Funerals, on the other hand, were enormously rewarding experiences for me as a pastor. Preparing for a funeral begins with listening. Many of the preparation questions are similar, looking for readings and music that resonate with the memory of the deceased. Like weddings, funerals contain standard rituals that are often powerfully symbolic. Also like weddings, there is an industry that has grown up around funerals that can easily drive the price up. Unlike weddings, the content of funerals remains in the hands of the family and the pastor, with the funeral director functioning mostly as a supplier and facilitator.
What makes funerals rewarding for a pastor is the story-telling. Before every funeral I conducted, I had extended meetings with the family of the deceased, and as I talked with them, guided them to a point at which they began to tell stories, often funny, sometimes painful, stories that helped me frame the short sermon I would deliver, but also served as rehearsals for the sharing that would come after I was finished.
It was this sharing that personalized the funeral, as friends and family members reminisce and began the process of resurrecting the loved one within their hearts. It was not uncommon for people to walk away from the funeral with a better understanding of the deceased, informed now by stories they'd never heard before. I fully expect such sharing to be at the heart of Marge Jenkins' memorial service next week, considering her daughter and her son-in-law are the founders of Portland ComedySportz, and that there will be dozens of other improvisers in attendance. This was certainly true of the memorial service I attended three years ago for a ComedySportz couple who were washed away while walking on the Newport jetty. People grieved deeply at that service, but they also laughed, sharing memories of two funny special people who'd made a huge difference for all of them.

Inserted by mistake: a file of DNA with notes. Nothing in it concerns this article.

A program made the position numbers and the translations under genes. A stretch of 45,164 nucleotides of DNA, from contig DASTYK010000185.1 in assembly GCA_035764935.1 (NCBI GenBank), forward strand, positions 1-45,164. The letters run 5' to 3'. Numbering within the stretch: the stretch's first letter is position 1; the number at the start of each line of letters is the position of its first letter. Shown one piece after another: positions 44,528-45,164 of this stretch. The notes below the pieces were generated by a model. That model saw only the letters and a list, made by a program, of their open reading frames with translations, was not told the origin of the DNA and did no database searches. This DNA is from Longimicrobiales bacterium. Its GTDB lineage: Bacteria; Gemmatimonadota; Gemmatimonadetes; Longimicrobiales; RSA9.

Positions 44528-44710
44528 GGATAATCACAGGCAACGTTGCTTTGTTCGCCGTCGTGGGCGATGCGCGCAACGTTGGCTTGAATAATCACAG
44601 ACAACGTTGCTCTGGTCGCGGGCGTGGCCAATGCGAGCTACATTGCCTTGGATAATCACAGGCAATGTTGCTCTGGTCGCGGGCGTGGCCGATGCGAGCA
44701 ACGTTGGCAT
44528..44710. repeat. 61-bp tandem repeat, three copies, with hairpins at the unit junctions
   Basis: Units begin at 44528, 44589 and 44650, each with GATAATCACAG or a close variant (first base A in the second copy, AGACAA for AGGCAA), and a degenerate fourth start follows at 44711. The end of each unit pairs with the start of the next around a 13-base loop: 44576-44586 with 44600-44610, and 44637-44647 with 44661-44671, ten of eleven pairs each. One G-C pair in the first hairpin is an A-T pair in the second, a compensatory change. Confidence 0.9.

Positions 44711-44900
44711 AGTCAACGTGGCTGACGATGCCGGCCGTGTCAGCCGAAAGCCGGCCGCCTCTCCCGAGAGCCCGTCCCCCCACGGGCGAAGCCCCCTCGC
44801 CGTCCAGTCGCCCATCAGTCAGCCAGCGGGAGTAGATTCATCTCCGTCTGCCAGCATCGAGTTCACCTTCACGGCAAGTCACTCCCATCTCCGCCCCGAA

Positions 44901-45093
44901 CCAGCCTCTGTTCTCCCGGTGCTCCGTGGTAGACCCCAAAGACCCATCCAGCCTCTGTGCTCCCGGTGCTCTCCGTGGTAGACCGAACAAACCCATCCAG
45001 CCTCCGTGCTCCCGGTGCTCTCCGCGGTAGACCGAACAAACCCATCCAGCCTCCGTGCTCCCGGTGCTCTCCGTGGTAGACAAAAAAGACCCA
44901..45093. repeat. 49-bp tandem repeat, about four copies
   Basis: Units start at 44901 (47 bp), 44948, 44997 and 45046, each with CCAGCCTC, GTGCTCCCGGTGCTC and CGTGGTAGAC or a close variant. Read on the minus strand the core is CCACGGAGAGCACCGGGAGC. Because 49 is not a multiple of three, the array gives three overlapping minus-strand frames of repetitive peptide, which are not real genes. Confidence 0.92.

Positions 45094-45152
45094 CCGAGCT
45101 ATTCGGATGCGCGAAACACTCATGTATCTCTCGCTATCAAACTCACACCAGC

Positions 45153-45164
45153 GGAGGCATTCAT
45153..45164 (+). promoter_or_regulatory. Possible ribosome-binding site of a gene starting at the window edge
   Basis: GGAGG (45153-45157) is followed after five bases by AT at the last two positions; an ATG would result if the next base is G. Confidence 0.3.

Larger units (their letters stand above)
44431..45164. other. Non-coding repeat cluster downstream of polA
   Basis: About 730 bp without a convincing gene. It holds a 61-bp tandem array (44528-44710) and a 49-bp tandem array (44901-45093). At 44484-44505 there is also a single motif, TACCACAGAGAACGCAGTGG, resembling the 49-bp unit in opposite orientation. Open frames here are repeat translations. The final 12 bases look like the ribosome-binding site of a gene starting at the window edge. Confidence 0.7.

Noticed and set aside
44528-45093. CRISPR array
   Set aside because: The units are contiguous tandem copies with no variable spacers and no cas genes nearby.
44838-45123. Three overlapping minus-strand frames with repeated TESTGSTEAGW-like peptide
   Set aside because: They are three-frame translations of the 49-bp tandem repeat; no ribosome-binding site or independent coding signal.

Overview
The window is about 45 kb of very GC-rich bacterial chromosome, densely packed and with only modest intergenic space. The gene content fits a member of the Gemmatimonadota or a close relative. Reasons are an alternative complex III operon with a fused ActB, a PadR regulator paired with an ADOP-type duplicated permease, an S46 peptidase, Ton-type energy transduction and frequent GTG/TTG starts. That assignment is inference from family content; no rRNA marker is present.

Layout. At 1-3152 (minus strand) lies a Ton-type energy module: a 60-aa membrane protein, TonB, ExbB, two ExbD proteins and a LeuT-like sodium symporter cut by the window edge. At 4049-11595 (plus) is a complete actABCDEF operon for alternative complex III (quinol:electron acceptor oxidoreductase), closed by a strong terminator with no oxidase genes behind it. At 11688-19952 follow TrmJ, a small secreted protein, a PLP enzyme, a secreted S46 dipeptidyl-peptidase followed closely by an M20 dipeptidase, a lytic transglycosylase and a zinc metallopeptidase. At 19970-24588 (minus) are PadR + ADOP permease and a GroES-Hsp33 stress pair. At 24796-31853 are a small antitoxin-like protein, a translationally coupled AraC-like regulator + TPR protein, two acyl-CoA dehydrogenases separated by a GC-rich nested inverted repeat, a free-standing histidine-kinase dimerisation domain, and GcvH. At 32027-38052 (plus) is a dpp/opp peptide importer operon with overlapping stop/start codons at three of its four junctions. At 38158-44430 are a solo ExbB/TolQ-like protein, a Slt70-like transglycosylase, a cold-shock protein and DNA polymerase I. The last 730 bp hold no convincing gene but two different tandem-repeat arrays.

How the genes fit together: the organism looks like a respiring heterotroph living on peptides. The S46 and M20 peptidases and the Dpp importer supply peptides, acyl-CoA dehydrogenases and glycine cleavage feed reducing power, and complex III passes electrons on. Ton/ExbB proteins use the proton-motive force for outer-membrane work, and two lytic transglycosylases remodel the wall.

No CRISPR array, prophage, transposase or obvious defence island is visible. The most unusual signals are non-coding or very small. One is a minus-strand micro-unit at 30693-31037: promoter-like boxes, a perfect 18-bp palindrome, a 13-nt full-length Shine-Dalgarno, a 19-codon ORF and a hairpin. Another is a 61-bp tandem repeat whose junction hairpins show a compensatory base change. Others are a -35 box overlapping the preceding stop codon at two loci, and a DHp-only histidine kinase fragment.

Personalization is, in my opinion, what is beginning to rescue weddings from the industry. In all three weddings I attended this summer, there was ample time set aside for sharing stories about the couple, how much they meant both individually and together to those in attendance, and offering up words of encouragement for their new life together. Because of the nature of a wedding, bringing together friends and family members who are often meeting their new in-laws (sometimes including the new bride or groom) for the first time, these stories serve to open hearts and minds, helping families welcome strangers who are suddenly relatives. This was the best part of each event. It didn't always happen during the ceremony--at Alex and Megan's wedding, much of the sharing came during the reception, especially during the toasts--but apart from the vows, it was essential.
Two of these weddings were catered, and involved rented facilities, so it's not as if they were done on the cheap. Even so, there was none of the artifice I've experienced at budget-busting church weddings. The focus of each ceremony was speaking the truth of who these people were, both individually and together, and setting the stage for them to make awe-inspiring promises to each other, the contents of which, in any other setting, would lead even the most romantic individual to say "Yeah, right."